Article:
Hidden Lives Revealed. A virtual archive - children in care 1881-1981 * Image of handwritten text

St Nicholas' and St Martin's Orthopaedic Hospital and Special School, Pyrford

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St Nicholas' and St Martin's Orthopaedic Hospital and Special School, Pyrford

Pyrford, Surrey

(1923 - 1948)

St Nicholas' Home, Pyrford and St Martin's Home, Pyrford were amalgamated in 1923 to become a Special Orthopaedic Hospital and School. The Children's Union continued to support the replacement St Nicholas and St Martin's Home, Pyrford.

The Home had 120 beds as well as a Hospital for surgical tuberculosis, infantile paralysis, rickets and other congenital deformities. A surgeon would visit from London once a fortnight and his assistant, the Orthopaedic Registrar to St Thomas' Hospital, would spend two days a week at the Home. There was a full staff of fully trained nurses, masseuses and probationers as well as four certified teachers and an uncertified teacher for the babies between the ages of two and five. Residents were trained in domestic service as well as skills such as rug and mat making.

In 1928 a new operating theatre and a further open-air ward were added to the Home, as well as plans to develop a curative bath and an X-ray treatment room. The additions were opened by the Duchess of York and made possible through £10,000 raised by Lady Beatrix Wilkinson, President of The Children's Union.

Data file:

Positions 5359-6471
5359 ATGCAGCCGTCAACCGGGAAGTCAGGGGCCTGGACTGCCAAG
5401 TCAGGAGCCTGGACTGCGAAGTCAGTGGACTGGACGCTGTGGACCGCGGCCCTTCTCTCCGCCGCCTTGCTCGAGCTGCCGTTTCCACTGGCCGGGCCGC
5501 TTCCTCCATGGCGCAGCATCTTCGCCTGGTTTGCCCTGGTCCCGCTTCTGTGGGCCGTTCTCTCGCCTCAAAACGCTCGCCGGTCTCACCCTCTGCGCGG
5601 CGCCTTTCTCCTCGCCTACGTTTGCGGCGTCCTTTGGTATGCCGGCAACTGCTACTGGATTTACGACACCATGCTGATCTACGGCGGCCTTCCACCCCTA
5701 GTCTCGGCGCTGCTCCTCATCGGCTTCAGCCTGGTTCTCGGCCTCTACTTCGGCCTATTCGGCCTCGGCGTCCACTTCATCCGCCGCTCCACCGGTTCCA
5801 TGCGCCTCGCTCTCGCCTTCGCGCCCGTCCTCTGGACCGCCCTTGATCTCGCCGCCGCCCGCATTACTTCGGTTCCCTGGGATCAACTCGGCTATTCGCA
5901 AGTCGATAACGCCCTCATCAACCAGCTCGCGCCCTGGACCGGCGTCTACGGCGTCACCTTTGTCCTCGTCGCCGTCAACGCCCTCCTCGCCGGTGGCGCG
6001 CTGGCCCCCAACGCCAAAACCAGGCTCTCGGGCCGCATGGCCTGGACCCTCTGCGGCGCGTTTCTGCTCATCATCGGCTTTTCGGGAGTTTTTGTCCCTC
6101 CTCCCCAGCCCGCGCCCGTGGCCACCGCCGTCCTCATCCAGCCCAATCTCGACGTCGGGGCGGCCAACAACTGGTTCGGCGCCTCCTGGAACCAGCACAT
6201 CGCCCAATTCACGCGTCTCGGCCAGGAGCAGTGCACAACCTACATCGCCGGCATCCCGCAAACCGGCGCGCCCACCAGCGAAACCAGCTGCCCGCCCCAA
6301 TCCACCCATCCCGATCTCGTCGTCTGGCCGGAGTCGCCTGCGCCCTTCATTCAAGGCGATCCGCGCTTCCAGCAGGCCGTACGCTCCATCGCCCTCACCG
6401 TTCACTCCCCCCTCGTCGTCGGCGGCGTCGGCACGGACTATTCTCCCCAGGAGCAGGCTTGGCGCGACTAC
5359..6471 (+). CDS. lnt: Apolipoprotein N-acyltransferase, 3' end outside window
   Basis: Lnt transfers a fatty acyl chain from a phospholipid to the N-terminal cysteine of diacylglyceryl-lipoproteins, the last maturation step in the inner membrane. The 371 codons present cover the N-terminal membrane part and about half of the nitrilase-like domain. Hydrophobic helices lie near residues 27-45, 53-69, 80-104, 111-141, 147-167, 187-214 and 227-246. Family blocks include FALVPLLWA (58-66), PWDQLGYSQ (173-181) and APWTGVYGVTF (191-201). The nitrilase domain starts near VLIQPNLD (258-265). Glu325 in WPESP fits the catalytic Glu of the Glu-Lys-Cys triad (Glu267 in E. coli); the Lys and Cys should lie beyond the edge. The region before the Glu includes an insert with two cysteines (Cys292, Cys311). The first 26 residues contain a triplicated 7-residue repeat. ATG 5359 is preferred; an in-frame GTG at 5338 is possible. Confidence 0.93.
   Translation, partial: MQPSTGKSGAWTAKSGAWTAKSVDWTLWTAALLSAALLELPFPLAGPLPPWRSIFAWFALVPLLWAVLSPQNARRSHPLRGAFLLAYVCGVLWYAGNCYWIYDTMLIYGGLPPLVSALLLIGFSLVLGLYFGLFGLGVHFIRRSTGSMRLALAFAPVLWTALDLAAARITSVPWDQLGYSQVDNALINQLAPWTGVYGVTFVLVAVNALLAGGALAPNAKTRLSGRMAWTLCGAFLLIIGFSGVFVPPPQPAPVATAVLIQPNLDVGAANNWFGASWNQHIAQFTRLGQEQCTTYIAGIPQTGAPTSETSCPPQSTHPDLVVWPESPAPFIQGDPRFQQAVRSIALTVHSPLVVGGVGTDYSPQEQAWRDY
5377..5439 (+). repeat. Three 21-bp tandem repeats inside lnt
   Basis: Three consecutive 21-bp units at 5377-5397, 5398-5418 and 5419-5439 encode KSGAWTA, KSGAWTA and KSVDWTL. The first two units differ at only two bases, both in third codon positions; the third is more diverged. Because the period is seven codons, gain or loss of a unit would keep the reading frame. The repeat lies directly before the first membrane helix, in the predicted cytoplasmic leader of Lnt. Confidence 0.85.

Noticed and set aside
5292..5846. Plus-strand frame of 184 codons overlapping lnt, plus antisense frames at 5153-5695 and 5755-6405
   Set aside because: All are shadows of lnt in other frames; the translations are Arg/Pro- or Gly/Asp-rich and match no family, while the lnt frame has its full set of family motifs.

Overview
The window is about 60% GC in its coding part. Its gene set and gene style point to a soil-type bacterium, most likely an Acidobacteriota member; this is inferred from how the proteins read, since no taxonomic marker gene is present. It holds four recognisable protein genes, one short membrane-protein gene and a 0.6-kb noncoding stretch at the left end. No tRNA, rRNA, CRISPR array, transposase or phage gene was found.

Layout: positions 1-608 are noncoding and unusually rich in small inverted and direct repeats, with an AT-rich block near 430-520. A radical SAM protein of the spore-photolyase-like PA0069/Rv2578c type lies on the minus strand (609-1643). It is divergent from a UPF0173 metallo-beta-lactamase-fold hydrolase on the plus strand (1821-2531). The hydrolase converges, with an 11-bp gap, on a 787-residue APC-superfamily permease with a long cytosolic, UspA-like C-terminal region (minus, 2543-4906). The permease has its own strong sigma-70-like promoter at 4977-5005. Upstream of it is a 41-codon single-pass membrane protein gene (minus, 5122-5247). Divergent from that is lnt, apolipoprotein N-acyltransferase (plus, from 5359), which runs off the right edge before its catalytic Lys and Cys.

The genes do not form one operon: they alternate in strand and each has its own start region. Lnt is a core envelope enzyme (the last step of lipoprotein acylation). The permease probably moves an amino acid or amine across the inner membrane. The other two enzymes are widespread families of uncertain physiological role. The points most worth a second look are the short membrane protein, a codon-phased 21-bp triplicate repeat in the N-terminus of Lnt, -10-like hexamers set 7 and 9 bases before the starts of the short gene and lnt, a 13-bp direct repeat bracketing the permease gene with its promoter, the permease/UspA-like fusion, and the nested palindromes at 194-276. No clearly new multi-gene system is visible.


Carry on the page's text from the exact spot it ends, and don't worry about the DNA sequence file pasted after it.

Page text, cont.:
By 1933 St Nicholas' and St Martin's become known as a 'Hospital' rather than a Home because of its leading innovations and facilities in the treatment of disabled children.

A new ward was added to the Home in 1937 as a Children's Union Memorial to Prebendary Rudolf. The ward, which accommodated 16 children and had its own sun loggia [an area open to the air], was dedicated on 27 April by the Bishop of Guildford.

By 1939 residents at the Hospital would attend school every day except Saturday and Sunday. In the senior girls' ward Maths, English, History, Geography and Nature Study were taught, as many girls would go into 'shops and domestic service'. Those who were not strong enough would be taught needlework, embroidery and painting. Elder boys were taught similar subjects though if not strong enough would learn craft skills such as leather work, basketry, rug making and knitting.

The Hospital was taken over by the Ministry of Health in 1940 as an Emergency Hospital and by 1946 it was equipped to accommodate 250 residents.

The Hospital was renamed in 1948 as Rowley Bristow Orthopaedic Hospital in honour of the surgeon of that name and the hospital became part of the newly created National Health Service, therefore leaving the Society's management.

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